Hence the throwing of a shoe as the ultimate insult and expression of revolt. Everyone remembers the press conference in December 2008 when George Bush had avoided the shoe of an angry Iraqi:
Since then, this gesture has been imitated many times. A Wikipedia page is even devoted to this in order to list the dozens of cases of shoe throwing against the authorities of the Arab and Muslim world. In Tikrit in Iraq, a shoe-shaped monument was erected in tribute to the Iraqi gesture against George Bush:
More recently, the Arab revolutions have led to huge gatherings in which the act of brandishing one’s shoe was an expression of anger against the powers that be:
The cultural gap between the West and the Middle East
More generally, the gaffe by Puma is part of a cultural gap between the West and the Middle East. Puma has retained the idea that the sports shoe was a vector of identity, the sign that one belongs to a group and supports the values of this group. In all logic, the manufacturer concluded that nothing could better illustrate this identity, this belonging and these values than the national flag.
In other words, Puma made the mistake of concentrating on the symbolic value carried by the shoe, and of overlooking the fact that the “shoe” as an object could also be the support of symbolic meanings, including negative ones.
Puma’s premise is that the shoe, and in this case the sports shoe, is necessarily a positive symbol (performance, efficiency, originality, distinction). This positive side has a story – which I have already mentioned in the article Entreprises et influence culturelle : les origines (Business and cultural influence: the origins). I would just repeat that the explosion in the sale of sports shoes in the 80’s is inseparable from the emergence of the rap industry.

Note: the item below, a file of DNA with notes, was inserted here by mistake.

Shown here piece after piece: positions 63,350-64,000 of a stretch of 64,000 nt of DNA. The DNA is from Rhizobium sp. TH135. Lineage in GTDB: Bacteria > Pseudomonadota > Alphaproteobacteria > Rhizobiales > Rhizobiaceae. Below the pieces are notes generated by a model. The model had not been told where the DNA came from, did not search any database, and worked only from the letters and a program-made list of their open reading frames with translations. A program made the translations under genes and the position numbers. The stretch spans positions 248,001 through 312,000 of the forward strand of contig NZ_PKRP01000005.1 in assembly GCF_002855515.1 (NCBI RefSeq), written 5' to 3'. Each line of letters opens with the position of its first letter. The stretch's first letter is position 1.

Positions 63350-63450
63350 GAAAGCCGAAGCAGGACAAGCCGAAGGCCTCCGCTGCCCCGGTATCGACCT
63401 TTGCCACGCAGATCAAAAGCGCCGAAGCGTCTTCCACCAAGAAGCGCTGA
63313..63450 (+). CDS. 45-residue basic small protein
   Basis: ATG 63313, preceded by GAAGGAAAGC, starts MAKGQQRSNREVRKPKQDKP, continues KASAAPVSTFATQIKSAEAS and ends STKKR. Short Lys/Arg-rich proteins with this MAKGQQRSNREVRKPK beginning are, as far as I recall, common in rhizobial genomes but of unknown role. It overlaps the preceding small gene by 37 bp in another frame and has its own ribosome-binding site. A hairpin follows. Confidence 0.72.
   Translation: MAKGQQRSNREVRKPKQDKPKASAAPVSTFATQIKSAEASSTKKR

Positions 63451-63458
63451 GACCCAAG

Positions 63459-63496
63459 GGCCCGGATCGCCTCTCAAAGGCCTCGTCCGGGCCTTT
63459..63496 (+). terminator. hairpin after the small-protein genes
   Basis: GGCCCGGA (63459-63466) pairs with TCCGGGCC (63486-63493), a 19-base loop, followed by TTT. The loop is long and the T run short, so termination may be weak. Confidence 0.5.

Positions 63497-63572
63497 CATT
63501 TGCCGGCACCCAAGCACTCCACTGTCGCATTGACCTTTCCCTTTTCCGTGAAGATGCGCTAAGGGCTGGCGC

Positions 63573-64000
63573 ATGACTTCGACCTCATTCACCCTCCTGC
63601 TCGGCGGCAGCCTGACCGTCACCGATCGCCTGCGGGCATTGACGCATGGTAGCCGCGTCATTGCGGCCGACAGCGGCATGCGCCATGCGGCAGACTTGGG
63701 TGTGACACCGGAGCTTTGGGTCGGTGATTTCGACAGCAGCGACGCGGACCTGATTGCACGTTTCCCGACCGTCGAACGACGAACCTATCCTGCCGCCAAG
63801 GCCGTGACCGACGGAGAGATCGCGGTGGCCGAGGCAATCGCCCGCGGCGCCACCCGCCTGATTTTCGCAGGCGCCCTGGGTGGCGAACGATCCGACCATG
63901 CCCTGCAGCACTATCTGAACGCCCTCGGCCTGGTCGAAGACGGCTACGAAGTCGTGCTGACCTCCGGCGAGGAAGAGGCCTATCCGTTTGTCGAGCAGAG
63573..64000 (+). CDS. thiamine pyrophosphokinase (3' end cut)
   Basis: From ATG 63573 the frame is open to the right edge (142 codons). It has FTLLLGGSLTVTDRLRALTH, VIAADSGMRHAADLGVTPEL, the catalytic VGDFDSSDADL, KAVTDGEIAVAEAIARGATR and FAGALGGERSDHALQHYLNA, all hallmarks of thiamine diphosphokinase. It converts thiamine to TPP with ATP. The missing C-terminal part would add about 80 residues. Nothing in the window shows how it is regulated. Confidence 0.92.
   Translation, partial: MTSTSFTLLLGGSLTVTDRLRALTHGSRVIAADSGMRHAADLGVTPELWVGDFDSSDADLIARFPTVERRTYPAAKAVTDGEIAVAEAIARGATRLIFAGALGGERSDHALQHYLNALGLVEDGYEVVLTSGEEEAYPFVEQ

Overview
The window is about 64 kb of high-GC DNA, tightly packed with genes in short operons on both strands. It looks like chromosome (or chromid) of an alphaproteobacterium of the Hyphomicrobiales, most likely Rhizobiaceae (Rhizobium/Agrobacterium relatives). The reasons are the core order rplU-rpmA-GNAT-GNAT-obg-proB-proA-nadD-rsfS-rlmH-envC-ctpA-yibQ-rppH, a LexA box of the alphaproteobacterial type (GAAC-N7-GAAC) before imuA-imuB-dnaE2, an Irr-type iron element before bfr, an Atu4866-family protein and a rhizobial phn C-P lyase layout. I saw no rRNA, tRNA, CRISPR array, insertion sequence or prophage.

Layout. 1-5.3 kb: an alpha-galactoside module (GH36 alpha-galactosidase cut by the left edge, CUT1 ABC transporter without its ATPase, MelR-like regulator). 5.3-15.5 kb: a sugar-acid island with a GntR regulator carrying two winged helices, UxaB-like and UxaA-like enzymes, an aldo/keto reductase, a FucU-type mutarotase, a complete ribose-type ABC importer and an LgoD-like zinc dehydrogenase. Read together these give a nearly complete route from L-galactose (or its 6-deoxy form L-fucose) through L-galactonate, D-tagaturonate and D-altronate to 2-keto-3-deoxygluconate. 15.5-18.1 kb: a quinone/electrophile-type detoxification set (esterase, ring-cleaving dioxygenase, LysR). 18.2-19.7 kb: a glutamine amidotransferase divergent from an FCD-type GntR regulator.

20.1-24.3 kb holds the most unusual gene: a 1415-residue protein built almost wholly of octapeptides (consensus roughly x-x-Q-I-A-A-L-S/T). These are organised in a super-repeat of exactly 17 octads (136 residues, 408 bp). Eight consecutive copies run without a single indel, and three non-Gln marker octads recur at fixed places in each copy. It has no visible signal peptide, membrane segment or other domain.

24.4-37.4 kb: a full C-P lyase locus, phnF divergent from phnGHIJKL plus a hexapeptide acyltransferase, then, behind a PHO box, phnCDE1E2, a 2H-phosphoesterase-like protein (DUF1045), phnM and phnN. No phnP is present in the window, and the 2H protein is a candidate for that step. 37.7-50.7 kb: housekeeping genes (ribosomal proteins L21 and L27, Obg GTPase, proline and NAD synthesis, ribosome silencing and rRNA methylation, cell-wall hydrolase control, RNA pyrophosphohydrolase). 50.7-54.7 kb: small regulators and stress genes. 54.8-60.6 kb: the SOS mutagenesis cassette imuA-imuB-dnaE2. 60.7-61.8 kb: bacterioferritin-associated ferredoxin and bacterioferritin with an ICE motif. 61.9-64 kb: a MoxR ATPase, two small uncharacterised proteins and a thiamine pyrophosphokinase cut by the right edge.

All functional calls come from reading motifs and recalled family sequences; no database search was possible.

The year of that explosion is very clearly identified. It is the year 1986 with the hit My Adidas by the rap band Run DMC. That year, the band had invited the top management of Adidas to one of their concerts: when they were about to sing My Adidas, they asked those wearing them to show one of their Adidas shoes… and twenty thousand shoes were waived in the air. Run DMC went on to be the first rap band to sign a sponsorship deal worth one million dollar with Adidas, who previously signed contracts with athletes.
From then on each rap band claimed a brand or a particular type of sports shoes. Backed up by a whole industry of music and clothing, rallying sign of rap bands, supporting fashion wear, carrier of behavioural norms and identity values, a distinguishing feature to stand out from adults, an object of desire, of collection or even of worship, the sports shoe became the symbol of American youth, then of European youth, and finally just of youth.
But this wave finds cultural obstacles in its path. It is the case with the Arab countries where the shoe is inseparable from the notion of impurity. Hence the ignorance of a cultural gap that has led to the gaffe by Puma.
Quelques suggestions de lecture:
- La maladresse interculturelle de Puma
- Working with the French – feedback from the field
- When details are monumental – 4 cross-cultural edifying stories
- Manager dans la singularité – Entretiens de l’INSEP
- Intercultural meetings: 10 good practices to reduce misunderstandings
- Education systems, essential keys to understanding cultural differences